This turned out to be a more informal and interactive session which even included a chance to perform some music! Advertised as ‘everything you need to plan and deliver a successful community arts project’, the session was run by Marilyn Tucker and Paul Wilson, respectively Artistic Director and Music Director for Wren Music in Devon. With the two of them and five delegates seated around the table, we were able to get into serious discussion on the relationship between folk music and community activity.
Essentially, the session showed how folk music can be a catalyst for social action. Marilyn and Paul talked us through examples of projects they had run (are running) and then led a brainstorming session (if that term is still permissible) on how to set up a community arts project.
The music session, which immediately followed lunch, was a demonstration of how a workshop can be run. Each of us took up an instrument that we had never played before (in my case, a fiddle) and Paul taught us each a few bars of melody or rhythm. We put it all together and, hey presto, we had the makings of a folk orchestra. It was definitely a feel-good moment of the day and, as Paul pointed out, effectively put into practice Christopher Small’s concept of ‘musicking’.
Here’s my summary of the key points that I gained from this training day:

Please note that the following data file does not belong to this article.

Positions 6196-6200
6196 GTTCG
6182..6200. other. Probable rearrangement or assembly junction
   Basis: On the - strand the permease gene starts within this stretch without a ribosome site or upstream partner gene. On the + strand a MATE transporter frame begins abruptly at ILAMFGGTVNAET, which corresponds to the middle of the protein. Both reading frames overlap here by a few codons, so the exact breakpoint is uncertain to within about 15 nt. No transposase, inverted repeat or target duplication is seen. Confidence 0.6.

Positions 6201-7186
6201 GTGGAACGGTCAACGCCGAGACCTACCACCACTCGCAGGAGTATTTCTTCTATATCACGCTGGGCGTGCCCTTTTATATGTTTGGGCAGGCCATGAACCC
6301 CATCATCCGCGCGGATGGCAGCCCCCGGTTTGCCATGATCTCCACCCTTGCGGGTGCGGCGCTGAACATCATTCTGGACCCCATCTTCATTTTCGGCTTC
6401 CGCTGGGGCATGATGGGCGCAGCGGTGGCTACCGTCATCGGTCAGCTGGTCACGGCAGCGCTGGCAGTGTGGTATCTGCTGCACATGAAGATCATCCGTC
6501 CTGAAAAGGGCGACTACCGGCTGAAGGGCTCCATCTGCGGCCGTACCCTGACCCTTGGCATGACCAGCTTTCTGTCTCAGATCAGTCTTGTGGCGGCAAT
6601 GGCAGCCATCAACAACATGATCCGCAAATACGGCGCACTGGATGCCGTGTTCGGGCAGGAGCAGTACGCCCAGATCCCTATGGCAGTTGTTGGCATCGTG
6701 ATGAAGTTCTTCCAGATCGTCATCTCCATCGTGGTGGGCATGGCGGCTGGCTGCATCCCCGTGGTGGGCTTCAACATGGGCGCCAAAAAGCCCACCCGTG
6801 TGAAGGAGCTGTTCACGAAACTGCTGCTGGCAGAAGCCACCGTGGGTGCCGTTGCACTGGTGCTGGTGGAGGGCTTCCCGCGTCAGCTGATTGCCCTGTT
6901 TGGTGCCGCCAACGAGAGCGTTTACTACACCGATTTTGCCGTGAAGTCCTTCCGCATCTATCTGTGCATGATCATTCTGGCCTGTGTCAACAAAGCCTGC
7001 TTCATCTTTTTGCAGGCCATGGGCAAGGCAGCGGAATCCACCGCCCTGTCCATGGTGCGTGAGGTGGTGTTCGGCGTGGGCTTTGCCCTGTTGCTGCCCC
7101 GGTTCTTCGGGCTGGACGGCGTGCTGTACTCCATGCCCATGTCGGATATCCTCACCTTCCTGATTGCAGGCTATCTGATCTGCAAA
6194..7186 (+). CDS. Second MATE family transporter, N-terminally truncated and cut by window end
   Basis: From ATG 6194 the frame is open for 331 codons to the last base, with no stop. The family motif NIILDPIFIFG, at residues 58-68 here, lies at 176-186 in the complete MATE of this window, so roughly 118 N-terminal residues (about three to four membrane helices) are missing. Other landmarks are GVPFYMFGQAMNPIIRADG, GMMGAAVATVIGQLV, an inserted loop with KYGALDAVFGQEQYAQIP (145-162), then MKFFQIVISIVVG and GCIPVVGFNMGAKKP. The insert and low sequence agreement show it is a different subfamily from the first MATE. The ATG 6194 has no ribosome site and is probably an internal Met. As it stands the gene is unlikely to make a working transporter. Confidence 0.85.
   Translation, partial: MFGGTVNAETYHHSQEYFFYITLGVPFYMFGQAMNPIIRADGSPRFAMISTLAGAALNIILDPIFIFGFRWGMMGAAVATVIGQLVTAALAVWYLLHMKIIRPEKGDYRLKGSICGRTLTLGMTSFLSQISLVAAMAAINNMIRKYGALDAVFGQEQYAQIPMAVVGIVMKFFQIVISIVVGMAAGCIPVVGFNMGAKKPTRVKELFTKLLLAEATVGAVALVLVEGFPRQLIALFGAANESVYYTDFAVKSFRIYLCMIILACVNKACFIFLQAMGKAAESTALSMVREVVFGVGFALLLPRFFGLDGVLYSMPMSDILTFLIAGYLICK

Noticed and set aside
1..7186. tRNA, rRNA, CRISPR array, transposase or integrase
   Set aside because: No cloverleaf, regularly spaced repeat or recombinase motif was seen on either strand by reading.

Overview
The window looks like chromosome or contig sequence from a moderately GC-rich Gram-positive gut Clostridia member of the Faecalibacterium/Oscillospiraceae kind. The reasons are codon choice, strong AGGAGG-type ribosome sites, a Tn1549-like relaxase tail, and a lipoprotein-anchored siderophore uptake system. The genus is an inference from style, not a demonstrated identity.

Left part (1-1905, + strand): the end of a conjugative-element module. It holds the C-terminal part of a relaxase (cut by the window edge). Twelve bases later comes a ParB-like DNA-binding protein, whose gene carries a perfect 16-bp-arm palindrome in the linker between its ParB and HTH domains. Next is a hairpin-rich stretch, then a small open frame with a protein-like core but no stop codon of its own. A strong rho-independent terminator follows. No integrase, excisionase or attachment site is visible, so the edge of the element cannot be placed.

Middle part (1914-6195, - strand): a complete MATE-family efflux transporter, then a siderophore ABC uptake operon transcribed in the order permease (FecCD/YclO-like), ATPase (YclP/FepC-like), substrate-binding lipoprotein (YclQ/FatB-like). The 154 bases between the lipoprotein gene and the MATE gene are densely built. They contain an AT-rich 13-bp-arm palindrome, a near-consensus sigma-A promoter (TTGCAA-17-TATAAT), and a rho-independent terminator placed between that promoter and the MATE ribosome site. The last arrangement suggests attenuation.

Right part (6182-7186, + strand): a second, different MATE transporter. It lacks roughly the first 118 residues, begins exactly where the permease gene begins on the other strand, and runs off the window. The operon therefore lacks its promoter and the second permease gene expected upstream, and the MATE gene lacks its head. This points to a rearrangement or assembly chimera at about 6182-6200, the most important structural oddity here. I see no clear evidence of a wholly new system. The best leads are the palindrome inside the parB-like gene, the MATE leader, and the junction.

1. Communities can be defined in different ways, meaningful to different groups, i.e.The term ‘folk song’ or ‘Volkslied’ was coined by Johann Gottfried Herder in the 19th century, while ‘World music’ was a term popularised by Peter Gabriel, referring (arguably) to ethnic music for white western markets.
(b) shared interest (e.g. fans, bikers, morris dancers, etc.)
(c) shared demographic details (e.g age, race, nationality)
(d) constructed or artificial community (e.g. constituency, newspaper circulation area, local radio transmission area)
(e) self-defining or self-selecting community or sub-community (e.g. based on style, taste, self-image, social class)
2. Folk (music) can be defined in terms of repertoire:
(a) traditional (sourced from archives and collections)
(b) vernacular (music as a form of expression by a specific nation, region or group of people)
(c) popular (literally ‘of the people’ with broad appeal)
3. Organisations that run community projects or events may be:
- public (state funded)
- voluntary (not for profit but may still be paid)
The activities also highlighted the intense planning process, especially the increasing need to obtain approvals from various bodies, e.g. CRB checks, Health and Safety legislation, equal opportunities; or research to ensure that religious observance or cultural practices are catered for.
There was also some discussion at the beginning and end of the session on the integrity of folk music and concerns that this should not be turned into something alien for people who are devoted to that music. Reference (quite emotional at one point) was made to the ‘Imagined Village’ project that was recently performed at the Warwick Arts Centre and regarded, by some, as a post-modern spectacular collage of musical styles reflecting an erstaz 'community' rather than a preservation of genuine folk tradition. (These views are not necessarly those expressed by this blogger - never saw the show but have seen the video clips!)
This indicated the importance of folk as a grass-roots, community based activity – a practice rather than a product.
FolkArts England community Wren Music Christopher Small Johann Gottfried Herder folk music definition Peter Gabriel Imagined Village